Salomon Pulsar Trail Pro 2 (RTR Review)

Mike P (9.5): I love the forefoot/toebox fit of the Pulsar Trail Pro 2 - absolutely the most foot-shaped toebox from Salomon. I wish the Genesis was a bit more rounded up front on the lateral side - similar to the PTP2. But underfoot it’s an entirely different story. The PTP2 is very stiff with little flex both front-to-back and laterally. You can see in my video review of the Genesis how flexible it is. PTP2 is the opposite. I find that I can’t run it in any moderate/technical terrain because it’s too unstable. It could work well if you really like a stiffer and firmer ride. But hands down, the Genesis is a superior shoe in all other aspects.

Merrell Agility Peak 5 (RTR Review)

Jeff V:  Both are quick, well cushioned and responsive, with amazing cushion, protection and traction.  The Agility is $20 less, but weighs about 1 oz /28g  more.  The Genesis is more stable in technical terrain and thus a better choice for all mountain use, but the Agility is great too.

Mike P (9.5): I really like the Agility Peak 5, it’s certainly a good deal for the price, and in comparison to other max-cushion options. It’s a little bit stiffer, firmer, and less flexible than the Genesis, but that could be what you’re looking for over longer ultra distances. I think it’s more in the long ultra, i.e. Speedgoat comp range as opposed to the Genesis which is likely more of a mid-duration/distance shoe. The Genesis upper is a bit more comfortable and secure, although the AP5 does a good job. AP5 is a bit looser in the heel cup area. AP5 also had great lugs and might get a slight edge in traction. 

Merrell Long Sky 2 Matryx (RTR Review)

Mike P (9.5): This is a close comp in terms of do-it-all, every day, all-trail shoes. I think the Genesis does have a bit more range though due to its higher level of cushion, while still maintaining similar flexibility as the LS2. The LS2 is narrower overall, but I find no issues with the fit. I actually had more tightness on the pinky side of the Genesis even though it’s a wider shoe. Just goes to show that overall width isn’t everything - sometimes it’s just the shape/taper of the toebox  for your specific foot. The LS2 is a full ounce lighter and does feel oh so light and disappears on your foot on the run. Only minor issue I have with that shoe is the inside of the heel which is a bit firm. Genesis wins by far with a more comfortable heel cup. Both shoes are great options and I love running in both.

NNormal Kjerag (RTR Review)

Mike P (9.5): Kjerag is way more minimal in feel compared to the Genesis, and most trail shoes for that matter. It’s still amazing to me that some can run these for technical 100 milers. The Genesis is much softer and much more cushioned underfoot, definitely a better option for 99% of trail runners in that department. I think the Matryx upper gives a better fit as well - the Kjerag is wider and gives more ground feel, but I think it’s suited for wider feet though. The Kjerag toebox also has better vertical space - I haven’t heard of anyone being cramped in that shoe. The Kjerag is nice for certain cases where you want a more agile feel, and for those with bullet proof feet, but for the rest of us, the Genesis would be a better and more useful pick.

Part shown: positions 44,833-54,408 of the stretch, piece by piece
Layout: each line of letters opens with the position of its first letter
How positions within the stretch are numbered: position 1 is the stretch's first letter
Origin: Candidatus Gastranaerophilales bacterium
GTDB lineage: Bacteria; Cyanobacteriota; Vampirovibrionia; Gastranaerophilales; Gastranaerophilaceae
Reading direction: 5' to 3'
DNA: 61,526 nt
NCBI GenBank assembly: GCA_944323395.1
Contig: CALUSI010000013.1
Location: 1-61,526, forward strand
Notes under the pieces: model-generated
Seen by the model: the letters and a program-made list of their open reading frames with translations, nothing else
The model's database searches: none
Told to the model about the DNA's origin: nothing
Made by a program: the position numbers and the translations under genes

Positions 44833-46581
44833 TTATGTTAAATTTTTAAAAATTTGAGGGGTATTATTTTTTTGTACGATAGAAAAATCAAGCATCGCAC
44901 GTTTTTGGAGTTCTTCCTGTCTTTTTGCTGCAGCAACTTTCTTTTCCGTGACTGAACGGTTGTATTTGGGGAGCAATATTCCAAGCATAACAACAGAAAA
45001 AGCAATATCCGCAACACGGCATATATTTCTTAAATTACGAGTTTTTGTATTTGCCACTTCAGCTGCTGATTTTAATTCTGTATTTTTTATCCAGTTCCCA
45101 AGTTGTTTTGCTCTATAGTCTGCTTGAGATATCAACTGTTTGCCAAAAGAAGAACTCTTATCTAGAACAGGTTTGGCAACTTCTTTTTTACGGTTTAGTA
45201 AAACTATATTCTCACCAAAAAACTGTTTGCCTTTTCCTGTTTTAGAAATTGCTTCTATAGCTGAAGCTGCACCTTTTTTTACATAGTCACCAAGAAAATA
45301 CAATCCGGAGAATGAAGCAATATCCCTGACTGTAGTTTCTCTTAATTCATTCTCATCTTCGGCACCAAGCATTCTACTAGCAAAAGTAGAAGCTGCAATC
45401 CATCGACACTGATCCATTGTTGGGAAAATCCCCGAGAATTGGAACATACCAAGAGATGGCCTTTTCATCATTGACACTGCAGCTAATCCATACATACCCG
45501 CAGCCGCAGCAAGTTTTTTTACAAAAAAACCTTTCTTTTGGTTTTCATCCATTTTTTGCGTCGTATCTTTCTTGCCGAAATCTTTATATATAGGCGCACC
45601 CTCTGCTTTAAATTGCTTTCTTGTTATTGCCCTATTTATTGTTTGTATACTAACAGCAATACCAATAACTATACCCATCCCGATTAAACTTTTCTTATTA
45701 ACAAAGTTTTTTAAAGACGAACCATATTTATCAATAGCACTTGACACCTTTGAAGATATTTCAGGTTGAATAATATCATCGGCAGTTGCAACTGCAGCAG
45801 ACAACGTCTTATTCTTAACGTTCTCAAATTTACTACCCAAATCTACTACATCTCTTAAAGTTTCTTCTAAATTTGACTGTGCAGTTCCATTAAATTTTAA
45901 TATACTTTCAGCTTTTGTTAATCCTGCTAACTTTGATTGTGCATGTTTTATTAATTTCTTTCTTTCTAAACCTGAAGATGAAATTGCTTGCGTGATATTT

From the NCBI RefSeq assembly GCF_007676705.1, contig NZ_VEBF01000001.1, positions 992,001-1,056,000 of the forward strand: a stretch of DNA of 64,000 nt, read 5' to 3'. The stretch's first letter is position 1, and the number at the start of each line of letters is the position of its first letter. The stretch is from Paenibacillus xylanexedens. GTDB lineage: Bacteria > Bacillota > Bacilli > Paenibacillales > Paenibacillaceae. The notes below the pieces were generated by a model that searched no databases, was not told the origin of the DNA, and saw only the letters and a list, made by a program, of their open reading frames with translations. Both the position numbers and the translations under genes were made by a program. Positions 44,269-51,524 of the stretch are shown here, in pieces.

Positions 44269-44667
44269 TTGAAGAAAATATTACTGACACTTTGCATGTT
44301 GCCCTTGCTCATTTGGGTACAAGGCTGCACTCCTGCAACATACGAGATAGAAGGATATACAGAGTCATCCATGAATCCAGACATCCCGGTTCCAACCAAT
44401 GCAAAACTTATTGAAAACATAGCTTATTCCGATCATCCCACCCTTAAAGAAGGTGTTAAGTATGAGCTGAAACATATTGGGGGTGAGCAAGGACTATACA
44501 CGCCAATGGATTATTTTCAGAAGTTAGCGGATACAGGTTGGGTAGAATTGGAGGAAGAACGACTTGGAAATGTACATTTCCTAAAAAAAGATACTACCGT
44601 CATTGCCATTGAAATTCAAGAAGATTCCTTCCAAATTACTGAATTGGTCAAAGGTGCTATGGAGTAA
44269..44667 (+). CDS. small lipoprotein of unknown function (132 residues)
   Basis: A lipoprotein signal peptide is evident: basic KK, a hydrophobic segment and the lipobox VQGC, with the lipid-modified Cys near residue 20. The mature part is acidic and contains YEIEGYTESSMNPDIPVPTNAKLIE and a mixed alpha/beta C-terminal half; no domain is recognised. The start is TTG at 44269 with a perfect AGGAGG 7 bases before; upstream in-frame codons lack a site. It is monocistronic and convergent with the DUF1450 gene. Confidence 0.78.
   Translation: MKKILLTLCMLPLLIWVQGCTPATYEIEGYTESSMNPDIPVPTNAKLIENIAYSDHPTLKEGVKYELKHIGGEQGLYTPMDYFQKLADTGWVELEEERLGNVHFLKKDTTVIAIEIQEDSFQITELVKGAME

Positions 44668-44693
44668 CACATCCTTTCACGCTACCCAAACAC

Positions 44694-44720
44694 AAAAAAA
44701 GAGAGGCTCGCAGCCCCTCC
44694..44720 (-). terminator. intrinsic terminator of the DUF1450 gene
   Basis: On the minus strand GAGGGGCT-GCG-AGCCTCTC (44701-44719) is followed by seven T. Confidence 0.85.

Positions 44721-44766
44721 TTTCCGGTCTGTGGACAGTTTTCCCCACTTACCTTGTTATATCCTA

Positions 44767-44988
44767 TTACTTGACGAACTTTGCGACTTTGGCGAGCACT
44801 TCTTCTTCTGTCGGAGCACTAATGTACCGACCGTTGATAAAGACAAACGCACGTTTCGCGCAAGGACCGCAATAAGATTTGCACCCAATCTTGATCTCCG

Topo MTN Racer 3 (RTR Review)

Jeff V:  The MTN Racer 3 has a bit more cushion, but it is firmer than the Genesis and not quite as responsive or as plush feeling.  The Topo definitely has more room in the forefoot and is nearly an ounce heavier.  While the Topo has great traction, the Genesis is superior and also has better protection.

Mike P (9.5): I think the MTN Racer 3 has the same cushion feel of the Genesis, but as Jeff says - it’s definitely not as responsive. It can feel like you’re absorbing a lot of the ground in the MTN Racer 3.  I agree with Jeff - it’s also a highly flexible shoe - but you can feel the ground at times getting through. I like the MTN Racer 3 for comfortable, flexible training miles, but the Genesis is overall a better shoe. 

Brooks Catamount 3 (RTR Review):

Jeff V: Close in weight and stack height, the Catamount has a more snappy response with Sky Vault propulsion plate and is a much faster shoe over more mellow terrain and in my opinion a better option for shorter distances.  The foam in the Catamount is very firm and personally, I prefer a softer midsole such as the Genesis’s for longer distances.  For shorter, faster running on less technical terrain, the Catamount would be a better choice, but for all mountain, technical running or longer distances, sustained downhills or anywhere traction and stability are paramount, the Genesis is a better choice.

Mike P (10.0): Note that I go up ½ size in the Catamount (based on experience from V2) and that works perfectly for me. It has a great, secure fit, so the ½ size up still feels secure. I think I’d likely be the same in the Genesis - US 10 would give me just as good security, and also eliminate that little pinky side pressure that I get. The Catamound V2/V3 is one of my all-time favs, and I agree with all of Jeff V’s assessment. I’ll just add that personally I like a firmer ride in general, and I think I may be a little lighter than Jeff, so I have no problems taking the Catamount further. It’s definitely faster and snappier feeling, but the enhanced cushioning of the Genesis is very, very appealing. I’m not going to make a pick though, as I’d have to try the Genesis in a 10.0 to be fully comfortable in them.

Brooks Cascadia 17 (RTR Review)